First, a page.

Grains Research and Development

Date: 16.01.2017

Blackleg in pink

Author: Catherine Norwood

Photo of UWA researcher Papora Barua

UWA researcher Papori Barua has identified that fungal spores on clothes and equipment can remain viable even after washing.

PHOTO: Catherine Norwood

Resazurin dye is widely used in medical research to identify growing cancer cells, but biosecurity researchers have developed a new application designed to improve the diagnostic capabilities for fungal infections.

Speaking at the Plant Biosecurity Cooperative Research Centre (PBCRC) Science Exchange, researcher Papori Barua outlined a simple test based on the dye in solution: live spores cause it to change from dark blue to pink.

She says the new test has been developed using the fungal agent responsible for blackleg in canola, Leptosphaeria maculans, as its model, and has since been expanded to several other fungal pathogens.

The resazurin dye can identify viable spores in less than two hours, which is not only much faster but also much more reliable than other techniques available.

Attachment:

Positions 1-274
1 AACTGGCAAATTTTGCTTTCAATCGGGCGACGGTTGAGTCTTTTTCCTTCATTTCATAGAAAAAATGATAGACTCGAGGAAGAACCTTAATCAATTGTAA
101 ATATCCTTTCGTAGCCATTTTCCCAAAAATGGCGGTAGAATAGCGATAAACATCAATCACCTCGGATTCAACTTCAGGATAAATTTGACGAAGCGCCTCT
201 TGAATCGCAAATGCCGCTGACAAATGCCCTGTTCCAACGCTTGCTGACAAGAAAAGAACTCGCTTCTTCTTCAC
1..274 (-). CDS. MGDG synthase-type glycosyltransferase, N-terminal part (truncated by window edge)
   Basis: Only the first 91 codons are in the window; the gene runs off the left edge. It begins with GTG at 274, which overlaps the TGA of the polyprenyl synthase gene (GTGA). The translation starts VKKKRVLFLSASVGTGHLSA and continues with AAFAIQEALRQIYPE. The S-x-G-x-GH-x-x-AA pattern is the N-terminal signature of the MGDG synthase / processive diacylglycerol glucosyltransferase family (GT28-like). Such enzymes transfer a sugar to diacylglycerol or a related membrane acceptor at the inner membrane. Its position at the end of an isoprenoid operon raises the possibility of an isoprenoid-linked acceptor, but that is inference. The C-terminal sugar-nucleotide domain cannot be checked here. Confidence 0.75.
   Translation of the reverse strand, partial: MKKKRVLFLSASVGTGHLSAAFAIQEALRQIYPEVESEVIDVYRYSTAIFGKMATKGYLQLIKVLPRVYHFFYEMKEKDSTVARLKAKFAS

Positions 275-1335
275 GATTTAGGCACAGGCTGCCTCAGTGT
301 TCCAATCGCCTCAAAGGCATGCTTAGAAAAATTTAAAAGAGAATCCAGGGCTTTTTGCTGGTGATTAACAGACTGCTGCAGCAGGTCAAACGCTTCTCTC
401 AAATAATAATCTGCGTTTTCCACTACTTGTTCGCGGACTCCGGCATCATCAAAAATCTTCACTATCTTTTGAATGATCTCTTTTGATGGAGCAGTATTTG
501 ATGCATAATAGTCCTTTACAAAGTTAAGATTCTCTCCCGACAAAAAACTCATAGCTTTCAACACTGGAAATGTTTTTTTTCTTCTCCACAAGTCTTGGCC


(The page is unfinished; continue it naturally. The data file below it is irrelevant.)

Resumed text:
Ms Barua says her research has shown how many types of fungal spore are extremely tenacious in their ability to latch on to a wide range of materials, from tyres and machinery to clothes and shoes.

Wash-down facilities for equipment and laundering of clothes are established practices to reduce the movement of fungal contaminants.

However, her research shows some pathogen spores on materials such as cloth and rubber remain alive for up to a year after these treatments.

The next stage of Ms Barua’s research aims to determine whether spores that survive washing are actually capable of infecting plants.

Her findings will likely contribute to revisions of infection control procedures, particularly in cases involving exotic fungal pathogens. It is part of a suite of PBCRC projects designed to improve disease diagnostics and control across Australia.

More information:

Papori Barua,
0437 808 295,
paporibarua28@gmail.com

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LAMP shines new light on plant disease diagnostics

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Molecular test strategies target exotic cereal viruses